You take the depreciation amount and divide it by 12 to calculate the monthly expense.

1320/12 = 110

The peeling machine monthly will cost you \$110 ### Everything You Need To Build Your Accounting Skills

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## How is Straight Line Depreciation (SLD) Different From Other Methods?

There are different methods of depreciation, such as Straight Line Depreciation (SLD), which has been discussed, Double Declining Balancing Method (DDB), Sum of Years Digit Method (SYD), or Unit of Production Method (UPM).

In contrast to the three methods, the straight-line method is the simplest.

For instance, let's take an example of Acer Computer, which buys a \$2,000 McAfee antivirus software that won't be used for five years, and its estimated residual value is \$500.

Let's put the number in the calculation: an asset's total cost is \$2,000, the residual value is \$500, and the estimated lifespan is five years.

Depreciation = (Cost of an asset - Residual Value) / (Estimated Useful Life of an Asset)

Depreciation = (2000 - 500)/5 = 1500/5 =\$300

Here, in SLD, every year, the MacBook depreciates by \$300.

Let's look into the other three methods in the same example.

Straight Line Depreciation (SLD)

For constant five years, \$300 gets depreciated.

Double Declining Balancing Method (DDB)

When using this method, assets depreciate twice as fast as the usual decreasing balance method. It also considers that depreciation charges are higher in the early years of an asset's life and lower in the later years. The formula used is:

Depreciation = Depreciation Rate(%) * Book Value

Depreciation Rate = 2 * 1 / (Useful Life of an Asset)

Depreciation Rate = 2*1/5 = 0.4%

Applying the formula, here are the decomposition of depreciation and book value:

1st year:

Depreciation: 0.4 * 2000 = 800

Book value: 2000-800=1200;

2nd year:

Depreciation: 0.4 * 1200 = 480;

Book value: 1200-480=720;

3rd year:

Depreciation: 0.4 * 720 = 288;

Book value: 720-288=432;

4th year:

Depreciation: 0.4 * 432 = 173

Book value: 432-173=259;

5th year:

Depreciation: 0.4 * 173 = 69

Book value: 259-69=190

Sum of the Years Digit Method (SYD)

The sum of the years' digits method is an accelerated depreciation that calculates a percentage based on the sum of an asset's useful life years. The formula used is:

Depreciation = Total Cost of an asset * (Remaining Life of an Asset / Sum of years digit)

Here, the total cost of an asset is 1500; the remaining life of an asset = five years, and the sum of years digits for years  1 + 2 + 3 + 4 + 5 = 15.

So, the total cost of an asset * remaining life of an asset/sum of years digit.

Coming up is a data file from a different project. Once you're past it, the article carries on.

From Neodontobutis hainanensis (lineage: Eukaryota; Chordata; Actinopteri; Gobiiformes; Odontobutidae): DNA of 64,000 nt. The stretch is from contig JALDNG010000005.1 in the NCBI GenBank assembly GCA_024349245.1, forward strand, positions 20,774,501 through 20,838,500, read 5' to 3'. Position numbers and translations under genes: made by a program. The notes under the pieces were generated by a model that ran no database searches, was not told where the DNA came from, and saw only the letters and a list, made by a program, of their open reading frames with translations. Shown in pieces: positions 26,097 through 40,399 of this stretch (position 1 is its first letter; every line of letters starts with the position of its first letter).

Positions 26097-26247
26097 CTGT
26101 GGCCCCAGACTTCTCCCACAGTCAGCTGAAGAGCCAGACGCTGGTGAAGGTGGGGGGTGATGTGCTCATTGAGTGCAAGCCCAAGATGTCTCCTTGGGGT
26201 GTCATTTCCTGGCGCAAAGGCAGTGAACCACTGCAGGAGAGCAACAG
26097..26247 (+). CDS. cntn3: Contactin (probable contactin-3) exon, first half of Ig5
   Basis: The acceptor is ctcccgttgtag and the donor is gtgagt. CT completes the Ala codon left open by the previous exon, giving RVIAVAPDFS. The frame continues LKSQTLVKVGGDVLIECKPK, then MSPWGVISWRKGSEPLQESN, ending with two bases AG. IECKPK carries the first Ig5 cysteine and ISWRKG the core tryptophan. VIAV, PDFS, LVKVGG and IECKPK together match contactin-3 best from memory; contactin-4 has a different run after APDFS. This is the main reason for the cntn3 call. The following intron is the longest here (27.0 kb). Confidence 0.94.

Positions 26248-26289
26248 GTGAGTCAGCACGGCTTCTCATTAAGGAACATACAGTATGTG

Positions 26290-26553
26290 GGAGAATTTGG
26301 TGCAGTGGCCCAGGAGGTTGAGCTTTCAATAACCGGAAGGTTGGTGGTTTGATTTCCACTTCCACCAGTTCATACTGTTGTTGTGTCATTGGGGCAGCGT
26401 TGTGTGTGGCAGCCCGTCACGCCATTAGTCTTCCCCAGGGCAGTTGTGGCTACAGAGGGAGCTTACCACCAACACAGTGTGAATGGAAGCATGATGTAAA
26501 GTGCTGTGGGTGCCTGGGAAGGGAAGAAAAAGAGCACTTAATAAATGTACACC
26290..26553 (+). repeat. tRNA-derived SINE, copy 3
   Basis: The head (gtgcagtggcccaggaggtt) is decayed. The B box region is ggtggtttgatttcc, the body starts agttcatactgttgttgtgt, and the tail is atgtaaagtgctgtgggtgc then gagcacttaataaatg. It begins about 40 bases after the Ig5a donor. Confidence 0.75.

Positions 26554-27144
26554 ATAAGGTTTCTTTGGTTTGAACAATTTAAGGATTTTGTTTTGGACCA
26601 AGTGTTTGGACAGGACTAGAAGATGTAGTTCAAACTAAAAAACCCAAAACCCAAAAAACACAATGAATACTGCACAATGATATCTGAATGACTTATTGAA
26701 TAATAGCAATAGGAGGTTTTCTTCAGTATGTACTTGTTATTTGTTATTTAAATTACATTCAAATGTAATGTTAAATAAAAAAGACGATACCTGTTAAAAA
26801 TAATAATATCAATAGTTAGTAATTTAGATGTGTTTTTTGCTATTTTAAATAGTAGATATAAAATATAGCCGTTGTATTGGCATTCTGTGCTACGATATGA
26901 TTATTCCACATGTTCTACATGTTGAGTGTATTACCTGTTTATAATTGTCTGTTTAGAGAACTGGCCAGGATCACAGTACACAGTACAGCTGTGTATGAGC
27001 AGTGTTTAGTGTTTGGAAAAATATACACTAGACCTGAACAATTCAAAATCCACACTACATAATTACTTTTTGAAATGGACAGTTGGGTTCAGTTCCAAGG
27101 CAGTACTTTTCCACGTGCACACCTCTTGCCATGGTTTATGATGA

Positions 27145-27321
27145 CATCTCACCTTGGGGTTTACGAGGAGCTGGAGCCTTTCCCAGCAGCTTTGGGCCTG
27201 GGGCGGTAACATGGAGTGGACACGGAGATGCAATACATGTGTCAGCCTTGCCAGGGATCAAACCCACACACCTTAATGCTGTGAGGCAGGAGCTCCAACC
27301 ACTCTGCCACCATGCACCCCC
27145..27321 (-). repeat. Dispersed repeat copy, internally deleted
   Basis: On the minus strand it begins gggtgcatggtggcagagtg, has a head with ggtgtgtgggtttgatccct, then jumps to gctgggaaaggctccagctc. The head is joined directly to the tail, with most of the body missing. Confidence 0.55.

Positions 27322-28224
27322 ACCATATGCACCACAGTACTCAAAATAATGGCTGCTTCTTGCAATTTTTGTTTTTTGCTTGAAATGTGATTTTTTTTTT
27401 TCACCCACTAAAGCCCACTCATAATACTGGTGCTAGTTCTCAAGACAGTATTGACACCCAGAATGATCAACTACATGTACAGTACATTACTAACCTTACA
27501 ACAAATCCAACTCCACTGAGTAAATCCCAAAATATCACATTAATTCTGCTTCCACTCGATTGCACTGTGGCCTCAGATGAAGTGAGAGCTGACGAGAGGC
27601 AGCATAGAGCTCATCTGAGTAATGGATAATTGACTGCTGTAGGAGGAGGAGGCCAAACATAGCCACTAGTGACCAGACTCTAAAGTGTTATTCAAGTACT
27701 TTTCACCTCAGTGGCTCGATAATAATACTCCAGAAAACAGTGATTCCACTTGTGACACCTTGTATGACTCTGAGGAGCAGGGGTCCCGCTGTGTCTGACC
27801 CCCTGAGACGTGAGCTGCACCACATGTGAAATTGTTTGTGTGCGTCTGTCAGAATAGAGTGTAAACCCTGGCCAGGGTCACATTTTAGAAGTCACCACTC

1st year:

1500*5/15=500;

2nd year:

1500*4/15=400;

3rd year:

1500*3/15=300;

4th year:

1500*2/15=200

5th year:

1500*1/15=100.

Table showing three methods of depreciation
Year of DepreciationSLDDDBSYD
1\$300\$800\$500
2\$300\$480\$400
3\$300\$288\$300
4\$300\$173\$200
5\$300\$69\$100

Table showing three methods of depreciation

Notice the three depreciation methods at the start of an asset than at the end.

When it comes to the Unit of production method, it is similar to straight-line depreciation, just that in the straight line method, we measure depreciation using currency. In the Unit of production, we calculate by using units. The Unit of production can be like the number of km/hr used by a car or the number of miles traveled by airplane, or the number of kWh produced by a power plant.

You'll need two more items for calculating depreciation in production units - the total number of assets produced and the total number of expected production units over a lifetime.

The formula used is:

Depreciation = (Purchase Price - Residual Value * Unit of production) / (Total number of units expected over lifetime)

This method is mainly used for equipment and tools that wear out rather than over time, such as in producing a certain number of units, traveling a certain amount of miles, and producing a certain amount of electricity.

• An asset can be depreciated up to zero in value;

• In the profit and loss account, the equal amount is charged as depreciation every year;

• If there is no scrap value, the book value of an asset can be reduced to zero or the scrap value at the end of its useful life. As a result, the asset account can be written off totally;

• An asset's useful life can be estimated accurately.

The straight-line method is simple and easy to calculate and apply, but it also has some limitations which prevent them from performing.

• In different accounting periods, this method is based on a faulty assumption of the same amount of an asset;

• Each asset acquires a fixed depreciation by applying the predetermined depreciation rate to its original cost. However, the actual usage of the asset is not taken into account while calculating depreciation;

• As time passes by, the work efficiency of an asset decreases, and the repairs and maintenance increase;

• It may be difficult to determine the asset's genuine scrap value after a long period, such as 7 or 15 years from the installation date. ### Everything You Need To Master Excel Modeling

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Researched and authored by Savan Sabu | LinkedIn

Edited by Ka Chun CHIU | LinkedIn